Blog post

Watch List Scanning: Tips for Determining & Clearing Potential Matches

When it comes to watch list scanning, there are a variety of approaches and methods for determining whether a potential match is false or positive, but a lot also depends on the type of watch list for which the potential match has been triggered. The term ‘watch list’ itself also carries different meanings, whether the type of list is OFAC or an internal exclusion list.  Below are various types of watch lists scenarios and the application of each for a financial institution:

  • OFAC List – The Office of Foreign Assets Control (“OFAC”) of the US Department of the Treasury administers and enforces economic and trade sanctions based on US foreign policy and national security goals against targeted foreign countries and regimes, terrorists, international narcotics traffickers, those engaged in activities related to the proliferation of weapons of mass destruction, and other threats to the national security, foreign policy or economy of the United States. OFAC publishes lists of individuals and companies owned or controlled by, or acting for or on behalf of, targeted countries. It also lists individuals, groups, and entities, such as terrorists and narcotics traffickers designated under programs that are not country-specific1. This list is primarily comprised of Specially Designated Nationals List and the Consolidated Sanctions List.
  • FinCEN’s 314(a) List – This program is in furtherance of Section 314(a) of the USA PATRIOT Act of 2001… FinCEN receives requests from law enforcement and upon review, sends notifications to designated contacts within financial institutions across the country once every 2 weeks informing them new information has been made available via a secure Internet web site. The requests contain subject and business names, addresses, and as much identifying data as possible to assist the financial industry in searching their records2.
  • PEP List – A politically exposed person (PEP) is defined by the Financial Action Task Force (FATF) as an individual who is or has been entrusted with a prominent public function. Due to their position and influence, it is recognized that many PEPs are in positions that potentially can be abused for the purpose of committing money laundering (ML) offences and related predicate offences, including corruption and bribery, as well as conducting activity related to terrorist financing (TF)3. A PEP list is a curated list of politically exposed persons, their family members, and other relations, business or otherwise, often requiring some sort of subscription to a third-party service.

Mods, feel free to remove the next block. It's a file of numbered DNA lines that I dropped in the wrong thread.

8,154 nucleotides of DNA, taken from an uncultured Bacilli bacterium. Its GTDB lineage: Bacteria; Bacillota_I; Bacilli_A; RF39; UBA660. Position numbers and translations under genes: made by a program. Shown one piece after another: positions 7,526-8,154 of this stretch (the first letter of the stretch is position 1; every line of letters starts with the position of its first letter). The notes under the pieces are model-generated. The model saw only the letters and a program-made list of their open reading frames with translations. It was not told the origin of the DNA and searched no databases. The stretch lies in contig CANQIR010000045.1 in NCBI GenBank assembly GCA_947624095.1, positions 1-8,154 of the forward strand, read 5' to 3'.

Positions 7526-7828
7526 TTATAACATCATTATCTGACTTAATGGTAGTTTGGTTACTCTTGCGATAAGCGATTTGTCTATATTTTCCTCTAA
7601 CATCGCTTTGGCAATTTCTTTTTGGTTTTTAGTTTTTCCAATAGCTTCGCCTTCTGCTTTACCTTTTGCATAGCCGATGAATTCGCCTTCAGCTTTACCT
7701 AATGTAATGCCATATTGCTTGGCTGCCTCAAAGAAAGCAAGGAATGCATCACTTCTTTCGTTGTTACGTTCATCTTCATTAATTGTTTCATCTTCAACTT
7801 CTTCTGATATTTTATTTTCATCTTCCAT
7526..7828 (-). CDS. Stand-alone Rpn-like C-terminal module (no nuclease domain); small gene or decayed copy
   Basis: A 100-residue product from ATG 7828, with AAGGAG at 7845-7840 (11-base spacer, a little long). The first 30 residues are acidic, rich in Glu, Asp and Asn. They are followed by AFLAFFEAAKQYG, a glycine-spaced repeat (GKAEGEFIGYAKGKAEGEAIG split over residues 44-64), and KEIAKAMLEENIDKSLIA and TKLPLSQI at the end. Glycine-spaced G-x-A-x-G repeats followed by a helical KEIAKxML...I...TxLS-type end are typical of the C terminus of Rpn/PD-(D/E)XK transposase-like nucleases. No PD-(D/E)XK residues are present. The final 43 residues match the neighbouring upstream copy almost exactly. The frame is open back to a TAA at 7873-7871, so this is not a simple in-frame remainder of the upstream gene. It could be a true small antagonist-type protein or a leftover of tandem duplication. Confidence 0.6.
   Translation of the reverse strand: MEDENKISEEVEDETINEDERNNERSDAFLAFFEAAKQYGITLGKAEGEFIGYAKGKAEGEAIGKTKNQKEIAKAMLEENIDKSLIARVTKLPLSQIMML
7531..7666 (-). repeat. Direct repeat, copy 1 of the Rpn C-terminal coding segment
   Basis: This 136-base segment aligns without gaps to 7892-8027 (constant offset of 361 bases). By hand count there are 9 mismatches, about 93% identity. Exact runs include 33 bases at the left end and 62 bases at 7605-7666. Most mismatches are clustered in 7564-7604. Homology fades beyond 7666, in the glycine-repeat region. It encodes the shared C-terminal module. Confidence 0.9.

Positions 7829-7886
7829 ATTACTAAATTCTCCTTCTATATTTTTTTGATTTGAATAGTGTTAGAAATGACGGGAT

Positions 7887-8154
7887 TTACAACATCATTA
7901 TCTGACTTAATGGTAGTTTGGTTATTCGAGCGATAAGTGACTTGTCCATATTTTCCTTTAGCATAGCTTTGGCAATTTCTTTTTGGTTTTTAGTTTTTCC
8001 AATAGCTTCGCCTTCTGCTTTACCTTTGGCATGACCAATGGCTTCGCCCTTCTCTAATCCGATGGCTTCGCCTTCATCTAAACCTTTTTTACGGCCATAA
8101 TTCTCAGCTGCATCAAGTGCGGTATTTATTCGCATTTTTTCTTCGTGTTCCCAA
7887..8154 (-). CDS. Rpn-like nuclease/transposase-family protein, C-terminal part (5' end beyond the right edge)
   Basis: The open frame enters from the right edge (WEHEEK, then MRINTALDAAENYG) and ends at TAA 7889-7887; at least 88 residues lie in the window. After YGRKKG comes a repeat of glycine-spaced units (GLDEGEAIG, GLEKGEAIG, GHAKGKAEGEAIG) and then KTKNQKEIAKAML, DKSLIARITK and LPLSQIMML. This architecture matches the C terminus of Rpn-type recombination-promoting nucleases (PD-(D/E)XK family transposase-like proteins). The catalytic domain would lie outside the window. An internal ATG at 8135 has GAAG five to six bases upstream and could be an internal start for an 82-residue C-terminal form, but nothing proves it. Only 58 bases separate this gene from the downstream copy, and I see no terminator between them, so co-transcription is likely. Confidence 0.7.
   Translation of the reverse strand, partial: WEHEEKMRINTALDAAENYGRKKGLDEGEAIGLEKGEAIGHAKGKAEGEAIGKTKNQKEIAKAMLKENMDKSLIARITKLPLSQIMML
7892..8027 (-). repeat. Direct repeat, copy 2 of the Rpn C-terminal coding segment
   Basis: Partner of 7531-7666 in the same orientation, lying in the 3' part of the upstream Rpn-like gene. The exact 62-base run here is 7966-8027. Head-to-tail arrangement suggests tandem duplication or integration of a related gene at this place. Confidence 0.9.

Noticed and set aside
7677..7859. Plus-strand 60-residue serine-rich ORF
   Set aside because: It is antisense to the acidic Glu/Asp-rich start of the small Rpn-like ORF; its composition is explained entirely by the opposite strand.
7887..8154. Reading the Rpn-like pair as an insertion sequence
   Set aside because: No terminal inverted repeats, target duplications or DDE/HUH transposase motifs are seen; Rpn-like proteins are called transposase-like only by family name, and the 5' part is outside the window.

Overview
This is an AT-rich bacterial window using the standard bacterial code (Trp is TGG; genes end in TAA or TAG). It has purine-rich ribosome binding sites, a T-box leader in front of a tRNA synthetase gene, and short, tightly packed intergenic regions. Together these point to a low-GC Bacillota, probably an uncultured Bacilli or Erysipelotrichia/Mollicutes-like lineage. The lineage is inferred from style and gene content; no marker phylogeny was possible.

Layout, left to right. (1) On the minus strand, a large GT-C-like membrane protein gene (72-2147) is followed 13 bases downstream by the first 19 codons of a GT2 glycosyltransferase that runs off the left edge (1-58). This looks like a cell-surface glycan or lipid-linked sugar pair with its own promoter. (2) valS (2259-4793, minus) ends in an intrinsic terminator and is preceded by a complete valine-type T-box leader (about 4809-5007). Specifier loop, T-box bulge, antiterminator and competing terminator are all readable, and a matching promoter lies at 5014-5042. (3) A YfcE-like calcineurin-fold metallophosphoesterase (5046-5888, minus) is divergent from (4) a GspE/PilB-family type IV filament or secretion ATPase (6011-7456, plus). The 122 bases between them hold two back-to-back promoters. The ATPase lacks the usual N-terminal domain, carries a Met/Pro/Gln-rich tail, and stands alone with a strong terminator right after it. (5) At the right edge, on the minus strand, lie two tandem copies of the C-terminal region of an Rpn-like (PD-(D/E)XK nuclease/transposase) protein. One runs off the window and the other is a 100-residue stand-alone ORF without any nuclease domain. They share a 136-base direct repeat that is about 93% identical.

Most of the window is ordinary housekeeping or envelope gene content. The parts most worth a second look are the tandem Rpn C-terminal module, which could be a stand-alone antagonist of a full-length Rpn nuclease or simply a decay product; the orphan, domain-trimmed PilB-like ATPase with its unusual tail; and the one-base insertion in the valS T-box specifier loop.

• Internal Exclusion List – This is any list maintained internally by a financial institution containing the names and other identifiers of people and entities that are barred from doing business with the financial institution. There are a variety of reasons for developing and maintaining an exclusion list.

Manual screening of the various watch lists is tedious. Most obligated institutions use a watch list screening service such as SimpliRisk to apply fuzzy logic to name screening as an efficient way to handle the initial watch list process. After this automated process, it then becomes important that compliance staff are comfortable with making risk-based decisions, and this comfort level can be enhanced by understanding the information and its effects on the decision-making process. This decision-making process can be individualized based on institutional compliance knowledge or generalized using a rubric or decision tree.  Regardless of which process is used, it should be documented and understood by all stakeholders. Escalation to management for confirmation of a positive determination, along with periodic spot-checking of accuracy, are other ways to manage the decision-making process.